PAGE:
American Chestnut

American Chestnut (Castanea dentata)
American Chestnut (Castanea dentata)

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Common Name(s): American Chestnut

Scientific Name: Castanea dentata

Distribution: Eastern United States

Tree Size: 100-120 ft (30-37 m) tall, 5-7 ft (1.5-2.0 m) trunk diameter*

*Because of the chestnut blight of the early 1900s, very few trees of this size currently exist

Average Dried Weight: 30 lbs/ft3 (480 kg/m3)

Specific Gravity (Basic, 12% MC): .40, .48

Janka Hardness: 540 lbf (2,400 N)

Modulus of Rupture: 8,600 lbf/in2 (59.3 MPa)

Elastic Modulus: 1,230,000 lbf/in2 (8.48 GPa)

Crushing Strength: 5,320 lbf/in2 (36.7 MPa)

Shrinkage: Radial: 3.4%, Tangential: 6.7%, Volumetric: 11.6%, T/R Ratio: 2.0

Color/Appearance: Heartwood is a light to medium brown, darkening to a reddish brown with age. Narrow sapwood is well-defined and is pale white to light brown. Wormy Chestnut is also seen, which is chestnut that has been damaged by insects, leaving holes and other discoloration in the wood.

Grain/Texture: Grain is straight to spiral or interlocked. With a coarse, uneven texture.

Endgrain: Ring-porous; 2-4 rows of large, exclusively solitary earlywood pores, numerous small latewood pores in dendritic arrangement; tyloses common; growth rings distinct; rays not visible without lens; apotracheal parenchyma diffuse-in-aggregates (short lines between rays).

Rot Resistance: Rated as very durable, though many trees killed by the chestnut blight of the early 1900s were left standing and eventually were damaged by insects.

Workability: Overall easy to work with both hand and machine tools. Chestnut splits easily, so care must be taken in nailing and screwing the wood. Due to its coarse texture, turning is mediocre. Glues, stains, and finishes well.

Odor: No characteristic odor.

Allergies/Toxicity: Although no adverse health effects have specifically been reported for American Chestnut (Castanea dentata), other types of Chestnut in the Castanea genus (C. sativa and C. mollissima) have been reported to cause skin irritation. See the articles Wood Allergies and Toxicity and Wood Dust Safety for more information.

Pricing/Availability: Because of the blight wiping out nearly all mature American Chestnut trees, its lumber is both rare and (relatively) valuable. Wormy Chestnut in particular is usually salvaged from old barns and other structures, and reprocessed and sold as reclaimed lumber. Prices are likely to be high for a domestic hardwood.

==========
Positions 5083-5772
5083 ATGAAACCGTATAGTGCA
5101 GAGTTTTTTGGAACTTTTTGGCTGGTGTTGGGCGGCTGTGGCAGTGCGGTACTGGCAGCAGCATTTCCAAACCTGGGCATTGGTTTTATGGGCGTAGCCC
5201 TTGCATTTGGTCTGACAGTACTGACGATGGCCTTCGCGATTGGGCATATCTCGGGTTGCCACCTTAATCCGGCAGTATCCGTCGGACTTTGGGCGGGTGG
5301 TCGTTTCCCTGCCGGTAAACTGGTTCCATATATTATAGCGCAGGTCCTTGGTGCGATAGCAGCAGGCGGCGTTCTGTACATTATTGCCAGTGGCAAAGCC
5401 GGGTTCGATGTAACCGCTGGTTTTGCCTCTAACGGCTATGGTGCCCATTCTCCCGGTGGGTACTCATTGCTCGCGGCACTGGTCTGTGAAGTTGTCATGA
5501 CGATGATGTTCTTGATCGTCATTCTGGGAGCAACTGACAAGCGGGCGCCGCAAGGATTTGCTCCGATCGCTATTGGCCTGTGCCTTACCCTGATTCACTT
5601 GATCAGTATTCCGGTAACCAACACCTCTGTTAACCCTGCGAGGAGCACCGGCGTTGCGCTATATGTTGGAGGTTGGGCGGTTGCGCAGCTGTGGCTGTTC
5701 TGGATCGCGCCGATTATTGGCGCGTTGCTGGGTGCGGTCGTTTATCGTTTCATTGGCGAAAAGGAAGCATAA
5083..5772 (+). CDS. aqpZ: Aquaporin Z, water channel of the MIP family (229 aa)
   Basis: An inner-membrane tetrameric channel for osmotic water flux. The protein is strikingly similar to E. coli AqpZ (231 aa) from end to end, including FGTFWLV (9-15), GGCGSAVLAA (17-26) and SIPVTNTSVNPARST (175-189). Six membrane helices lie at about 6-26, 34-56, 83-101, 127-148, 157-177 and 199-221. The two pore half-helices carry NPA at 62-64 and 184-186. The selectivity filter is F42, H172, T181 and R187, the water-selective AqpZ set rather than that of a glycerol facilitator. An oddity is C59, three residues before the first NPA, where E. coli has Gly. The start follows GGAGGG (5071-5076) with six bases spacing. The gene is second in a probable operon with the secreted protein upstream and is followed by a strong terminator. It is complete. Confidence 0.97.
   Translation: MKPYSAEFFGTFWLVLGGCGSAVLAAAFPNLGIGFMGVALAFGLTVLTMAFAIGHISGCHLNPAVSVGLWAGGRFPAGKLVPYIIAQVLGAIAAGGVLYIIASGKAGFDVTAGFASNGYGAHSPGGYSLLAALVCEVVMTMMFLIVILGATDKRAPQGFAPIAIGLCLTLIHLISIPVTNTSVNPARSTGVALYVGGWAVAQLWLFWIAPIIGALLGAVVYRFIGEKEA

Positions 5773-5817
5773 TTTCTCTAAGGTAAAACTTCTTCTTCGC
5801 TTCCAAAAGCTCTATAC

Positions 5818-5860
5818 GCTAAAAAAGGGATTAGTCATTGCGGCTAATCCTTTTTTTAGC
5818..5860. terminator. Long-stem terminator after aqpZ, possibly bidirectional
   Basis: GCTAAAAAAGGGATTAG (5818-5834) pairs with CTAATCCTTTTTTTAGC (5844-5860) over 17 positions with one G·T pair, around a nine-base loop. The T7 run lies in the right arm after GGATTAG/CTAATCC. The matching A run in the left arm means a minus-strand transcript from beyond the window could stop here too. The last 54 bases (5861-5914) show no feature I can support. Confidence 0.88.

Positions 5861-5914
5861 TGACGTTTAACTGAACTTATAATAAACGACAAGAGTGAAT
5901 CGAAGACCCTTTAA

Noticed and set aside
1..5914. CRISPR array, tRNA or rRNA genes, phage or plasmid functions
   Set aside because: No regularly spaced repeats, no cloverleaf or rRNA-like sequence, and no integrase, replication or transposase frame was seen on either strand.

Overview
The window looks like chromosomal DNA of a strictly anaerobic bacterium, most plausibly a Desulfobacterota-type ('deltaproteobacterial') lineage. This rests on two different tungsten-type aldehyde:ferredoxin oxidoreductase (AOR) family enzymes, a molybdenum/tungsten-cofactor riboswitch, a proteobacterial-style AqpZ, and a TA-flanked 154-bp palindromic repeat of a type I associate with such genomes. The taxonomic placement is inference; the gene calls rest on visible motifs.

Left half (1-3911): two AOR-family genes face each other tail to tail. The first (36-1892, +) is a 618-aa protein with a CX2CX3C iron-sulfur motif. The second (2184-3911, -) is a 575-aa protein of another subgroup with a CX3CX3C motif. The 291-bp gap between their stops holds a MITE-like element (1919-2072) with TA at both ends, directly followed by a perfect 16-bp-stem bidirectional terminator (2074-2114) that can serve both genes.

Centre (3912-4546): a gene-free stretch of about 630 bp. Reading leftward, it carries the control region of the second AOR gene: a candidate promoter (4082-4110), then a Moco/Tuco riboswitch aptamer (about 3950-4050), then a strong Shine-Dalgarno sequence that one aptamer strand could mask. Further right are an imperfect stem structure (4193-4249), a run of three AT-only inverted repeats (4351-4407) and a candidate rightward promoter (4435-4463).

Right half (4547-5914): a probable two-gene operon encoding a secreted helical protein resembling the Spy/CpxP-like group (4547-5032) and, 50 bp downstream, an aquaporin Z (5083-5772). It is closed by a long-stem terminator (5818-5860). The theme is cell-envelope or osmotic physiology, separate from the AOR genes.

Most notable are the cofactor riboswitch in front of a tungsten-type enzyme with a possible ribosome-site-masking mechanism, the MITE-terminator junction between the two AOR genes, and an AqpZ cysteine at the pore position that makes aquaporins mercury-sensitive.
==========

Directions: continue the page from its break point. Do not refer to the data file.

Sustainability: This wood species is not listed in the CITES Appendices or on the IUCN Red List of Threatened Species.

Common Uses: Flooring, rustic furniture, shingles, and reclaimed lumber.

Comments:  Caused by an accidentally introduced Asian bark fungus (Cryphonectria parasitica), the chestnut blight of the early 1900s was responsible for killing over three billion chestnut trees. The wood in these standing trees was subsequently damaged by insects, leaving holes and discoloration. The trees were then subsequently harvested and converted into lumber (called Wormy Chestnut). Between the nail holes, discoloration, worm and insect damage, Wormy Chestnut is preferred in applications where a rustic or unpolished appearance is desired.

Related Species:

Related Articles:

None available.


American Chestnut (Castanea dentata)
American Chestnut (sanded)

American Chestnut (sealed)
American Chestnut (sealed)

American Chestnut (endgrain)
American Chestnut (endgrain)

American Chestnut (endgrain 10x)
American Chestnut (endgrain 10x)

Wormy Chestnut
Wormy Chestnut (sanded)

Wormy Chestnut (sealed)
Wormy Chestnut (sealed)
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Michael Parsons

Once while working in the Shenandoah valley area in Virginia, I happened across a pile of discarded American Chestnuts pods along a local road. I grabbed up a pile of them, then later stuck the individual nuts in putting soil. Many germinated. When they were a couple inches tall I set them outside for sun. Dang squirrel yanked most out! But of the couple that survived, I managed for one to take good footing in my yard. Now, several years later it stands about 12ft tall, just as broad, and about 4-6″ at the base of the trunk and appears… Read more »

Cat Vaillancourt

I have a house that is 232 years old, during renovations my husband discovered that it was built with chesnut. The flooring in the attic space had numerous planks of chesnut that we utilized and made kitchen cabinet doors and base board trim in various other rooms. Making this house definitely one of a kind, and understanding why there has been no termites, carpenter ants or rot with destruction.


I’m trying to find a highly porous, or more importantly absorbent wood for a project. Would this wood be good? In particular I would like to find a wood that can absorb wax if at all possible, and so I’ve been thinking that porous and large pours are probably necessities.

Jenny Valentine Baxter

I have a huge American chestnut that needs to come out and I’m trying to figure out how much it would be worth and how I can find a buyer. I have no idea where to start. Any ideas?

Stephen Bannasch

If you have a large tree then it is resistant to the Chestnut blight. Consider contacting the American Chestnut Foundation and have them collect and start some seedlings from your tree: before cutting it down.